The earliest historical accounts of the Egyptian use of aromatics date to about 4500 BCE - about 1000 years later than the Sumerians. However, the most famous historical document describing the use of aromatic medicine by the Egyptians is the Ebers Papyrus found near Thebes in 1872. The Ebers Papyrus was written during the reign of Khufu, around 2800 BCE, and describes the use of over 850 botanical remedies including myrrh, frankincense, myrtle, galbanum and many other aromatic herbs.
The use of aromatic plants has also been important in the ayurvedic tradition of India and a portion of the Rig Veda written around 4500 BC records the use of aromatic herbs.
Much later the Greeks and Romans made extensive use of aromatic plants, burning them as fumigants and using the infused oils both as perfumes and as medicines. As the Roman army moved over Europe and England, their uses of aromatic plants spread with them.
The Development of Distillation: It is the development of true distillation techniques that marks the historical roots of Aromatherapy, per se, and begins to set it apart from the rest of herbal medicine. The history of the development of distillation is unclear and often controversial, however. I have relied on Ernest Guenther' seminal six volume set, The Essential Oils (originally published in 1948), for much of what is reported here about the history of distillation but some authors report different information on this topic. The best advice that I can give my students is to keep an open mind and simply be aware that things are not always cut and dried.
The discovery of the modern technique of steam distillation is usually credited to the Persian physician Aviecenna who lived between 980 and 1036 CE and succeeded in distilling rose essential oil. This must be suspect however as there is evidence suggesting that distillation techniques were being employed much earlier than Avicenna's time. For example, the Greek historian Herodotus, who lived between 484 and 425 BCE, mentions oil of turpentine and gives partial information about its production.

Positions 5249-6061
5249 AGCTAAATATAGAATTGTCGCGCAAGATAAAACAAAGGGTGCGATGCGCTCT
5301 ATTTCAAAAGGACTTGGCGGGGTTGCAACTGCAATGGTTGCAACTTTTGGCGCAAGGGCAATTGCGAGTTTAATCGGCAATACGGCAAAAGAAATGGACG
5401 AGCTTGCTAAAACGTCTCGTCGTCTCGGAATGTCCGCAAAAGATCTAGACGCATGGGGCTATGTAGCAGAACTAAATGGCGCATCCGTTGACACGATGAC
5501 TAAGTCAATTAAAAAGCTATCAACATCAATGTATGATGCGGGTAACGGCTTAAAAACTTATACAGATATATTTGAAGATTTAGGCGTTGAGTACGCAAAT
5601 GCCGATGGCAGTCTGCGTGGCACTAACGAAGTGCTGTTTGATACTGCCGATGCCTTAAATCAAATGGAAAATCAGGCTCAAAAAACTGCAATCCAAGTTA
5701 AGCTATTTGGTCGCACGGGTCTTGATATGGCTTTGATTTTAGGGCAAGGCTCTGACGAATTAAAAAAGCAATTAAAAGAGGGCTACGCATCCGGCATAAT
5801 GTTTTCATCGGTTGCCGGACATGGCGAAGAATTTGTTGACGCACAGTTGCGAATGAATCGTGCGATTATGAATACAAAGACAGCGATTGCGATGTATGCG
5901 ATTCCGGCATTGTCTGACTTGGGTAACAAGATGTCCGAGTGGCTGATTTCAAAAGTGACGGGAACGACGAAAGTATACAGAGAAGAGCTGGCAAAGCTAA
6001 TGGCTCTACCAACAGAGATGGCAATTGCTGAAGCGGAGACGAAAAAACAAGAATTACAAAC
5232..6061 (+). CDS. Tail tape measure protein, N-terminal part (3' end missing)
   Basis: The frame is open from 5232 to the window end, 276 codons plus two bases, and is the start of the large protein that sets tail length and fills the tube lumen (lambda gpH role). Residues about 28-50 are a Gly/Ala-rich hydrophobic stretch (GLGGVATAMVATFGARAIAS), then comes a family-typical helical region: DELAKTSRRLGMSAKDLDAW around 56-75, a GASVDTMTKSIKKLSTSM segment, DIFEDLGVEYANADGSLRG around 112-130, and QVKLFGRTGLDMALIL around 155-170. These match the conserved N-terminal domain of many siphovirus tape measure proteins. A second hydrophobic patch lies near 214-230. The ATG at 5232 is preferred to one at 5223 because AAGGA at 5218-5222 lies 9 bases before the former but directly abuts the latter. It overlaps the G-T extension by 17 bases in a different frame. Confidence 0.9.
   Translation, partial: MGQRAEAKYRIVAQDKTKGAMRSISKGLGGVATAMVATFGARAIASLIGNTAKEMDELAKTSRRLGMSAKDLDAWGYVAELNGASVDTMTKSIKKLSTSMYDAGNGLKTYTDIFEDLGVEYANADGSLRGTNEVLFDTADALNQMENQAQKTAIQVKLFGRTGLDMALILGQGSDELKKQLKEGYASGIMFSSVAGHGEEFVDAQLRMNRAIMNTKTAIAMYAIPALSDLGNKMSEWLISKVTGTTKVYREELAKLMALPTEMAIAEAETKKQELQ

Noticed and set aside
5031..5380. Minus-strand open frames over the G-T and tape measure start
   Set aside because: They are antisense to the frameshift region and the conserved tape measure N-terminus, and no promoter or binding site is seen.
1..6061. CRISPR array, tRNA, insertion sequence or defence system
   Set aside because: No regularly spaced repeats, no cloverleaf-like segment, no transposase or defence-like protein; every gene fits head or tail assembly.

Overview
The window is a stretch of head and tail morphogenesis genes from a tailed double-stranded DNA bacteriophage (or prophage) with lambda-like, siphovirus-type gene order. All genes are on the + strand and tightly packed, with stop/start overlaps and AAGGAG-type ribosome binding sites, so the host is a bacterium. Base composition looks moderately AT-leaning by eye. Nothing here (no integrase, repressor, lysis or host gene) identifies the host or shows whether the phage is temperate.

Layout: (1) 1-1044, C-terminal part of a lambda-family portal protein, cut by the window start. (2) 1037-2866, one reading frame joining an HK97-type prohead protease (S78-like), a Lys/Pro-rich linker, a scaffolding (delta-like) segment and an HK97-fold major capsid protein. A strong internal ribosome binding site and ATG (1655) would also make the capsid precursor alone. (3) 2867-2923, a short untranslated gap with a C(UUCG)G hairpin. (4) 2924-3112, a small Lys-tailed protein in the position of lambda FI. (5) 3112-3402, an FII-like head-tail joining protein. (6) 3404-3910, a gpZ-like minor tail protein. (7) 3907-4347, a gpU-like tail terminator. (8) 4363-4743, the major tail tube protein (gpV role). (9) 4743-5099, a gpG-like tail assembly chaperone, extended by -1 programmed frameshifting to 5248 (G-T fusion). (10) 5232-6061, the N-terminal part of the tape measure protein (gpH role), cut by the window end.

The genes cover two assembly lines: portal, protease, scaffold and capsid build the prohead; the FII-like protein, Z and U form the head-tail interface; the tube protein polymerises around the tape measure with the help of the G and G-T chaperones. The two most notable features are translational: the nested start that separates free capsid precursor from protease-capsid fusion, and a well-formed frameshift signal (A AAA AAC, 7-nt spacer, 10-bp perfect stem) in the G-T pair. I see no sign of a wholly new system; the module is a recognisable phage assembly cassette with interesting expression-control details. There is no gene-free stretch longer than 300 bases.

A point that has often been overlooked by authors recounting the history of aromatherapy is that until the Middle Ages, distillation was carried out primarily for obtaining flower waters and the essential oils were not separated out as a specific product. In fact, as Guenther points out, when the process resulted in a precipitation of essential oils, as when rose oil crystallizes on the surface of rose water, the essential oil was likely regarded as an undesirable by-product.
It is unclear who developed the modern process of distilling essential oils. However, Arnald de Villanova, a physician who lived in Catalonia (Spain) between about 1235 and 1311 is said by Guenther to have made such praise of the remedial qualities of distilled waters that the process of distillation became a specialty of medieval and post-medieval European pharmacies. By the 13th century, essential oils were widely used in Europe by those who could afford them. They were used as fragrances by the nobility and it was a popular custom of the time to impregnate fine gloves with essential oils. Physicians of the era believed that being surrounded by pleasant odors would give protection against many diseases, especially the plague, as it was noted that many people who worked with essential oils, such as perfumery workers and glove makers, did not succumb to the illness.
A hundred years later the European alchemists of the 15th century, including Paracelsus, continued to perfect the process of distillation and added many new essential oils, which began to be more widely used as perfumes. By the 16th century, the perfume industry was one of the most important industries in Europe.
By the 16th Century, production of essential oils was widespread and many manor houses in England and Europe had still rooms devoted to the production of flower waters and essential oils for both household and medicinal uses.
From the 16th to the early 19th centuries herbal medicine in general, and aromatic medicine specifically, continued to expand and, of course herbal medicines, including essential oils, were the only medicines we had until the 19th century. As synthetic drugs became the gold standard for western medicine's treatment of illness and the pharmaceutical industry became the powerful force that it is today, herbal medicines of all types fell by the wayside in most developed countries (China is a notable exception).
However, according to the World Health Organization, the majority of the world's population still largely depends on traditional medicines based on medicinal and aromatic plants and for many people in developing countries herbal medicines are still the only medicines that are available. In many cases, herbs are used today in the same ways that they were hundreds and even thousands of years ago and in some instances these ancient medicines have applications in the treatment of a diverse range of illnesses such as cancer, infections, kidney stones and many others that are unmatched by pharmaceutical drugs.
Copyright © 2011 Joie Power, Ph.D. / The Aromatherapy School | All Rights Reserved